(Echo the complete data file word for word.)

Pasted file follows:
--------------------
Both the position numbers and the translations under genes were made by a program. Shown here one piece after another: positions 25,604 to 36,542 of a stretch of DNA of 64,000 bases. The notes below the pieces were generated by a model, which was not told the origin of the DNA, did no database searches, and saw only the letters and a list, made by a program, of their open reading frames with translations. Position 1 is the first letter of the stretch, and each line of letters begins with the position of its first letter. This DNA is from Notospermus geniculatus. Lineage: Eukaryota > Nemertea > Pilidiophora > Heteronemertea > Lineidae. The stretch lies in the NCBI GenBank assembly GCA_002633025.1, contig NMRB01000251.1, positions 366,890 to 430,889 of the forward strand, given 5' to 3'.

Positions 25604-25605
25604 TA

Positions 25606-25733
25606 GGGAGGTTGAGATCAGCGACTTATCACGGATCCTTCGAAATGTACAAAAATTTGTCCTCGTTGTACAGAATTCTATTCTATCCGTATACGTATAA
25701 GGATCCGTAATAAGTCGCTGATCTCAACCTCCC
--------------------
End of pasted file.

Both the position numbers and the translations under genes were made by a program. Shown here one piece after another: positions 25,604 to 36,542 of a stretch of DNA of 64,000 bases. The notes below the pieces were generated by a model, which was not told the origin of the DNA, did no database searches, and saw only the letters and a list, made by a program, of their open reading frames with translations. Position 1 is the first letter of the stretch, and each line of letters begins with the position of its first letter. This DNA is from Notospermus geniculatus. Lineage: Eukaryota > Nemertea > Pilidiophora > Heteronemertea > Lineidae. The stretch lies in the NCBI GenBank assembly GCA_002633025.1, contig NMRB01000251.1, positions 366,890 to 430,889 of the forward strand, given 5' to 3'.

Positions 25604-25605
25604 TA

Positions 25606-25733
25606 GGGAGGTTGAGATCAGCGACTTATCACGGATCCTTCGAAATGTACAAAAATTTGTCCTCGTTGTACAGAATTCTATTCTATCCGTATACGTATAA
25701 GGATCCGTAATAAGTCGCTGATCTCAACCTCCC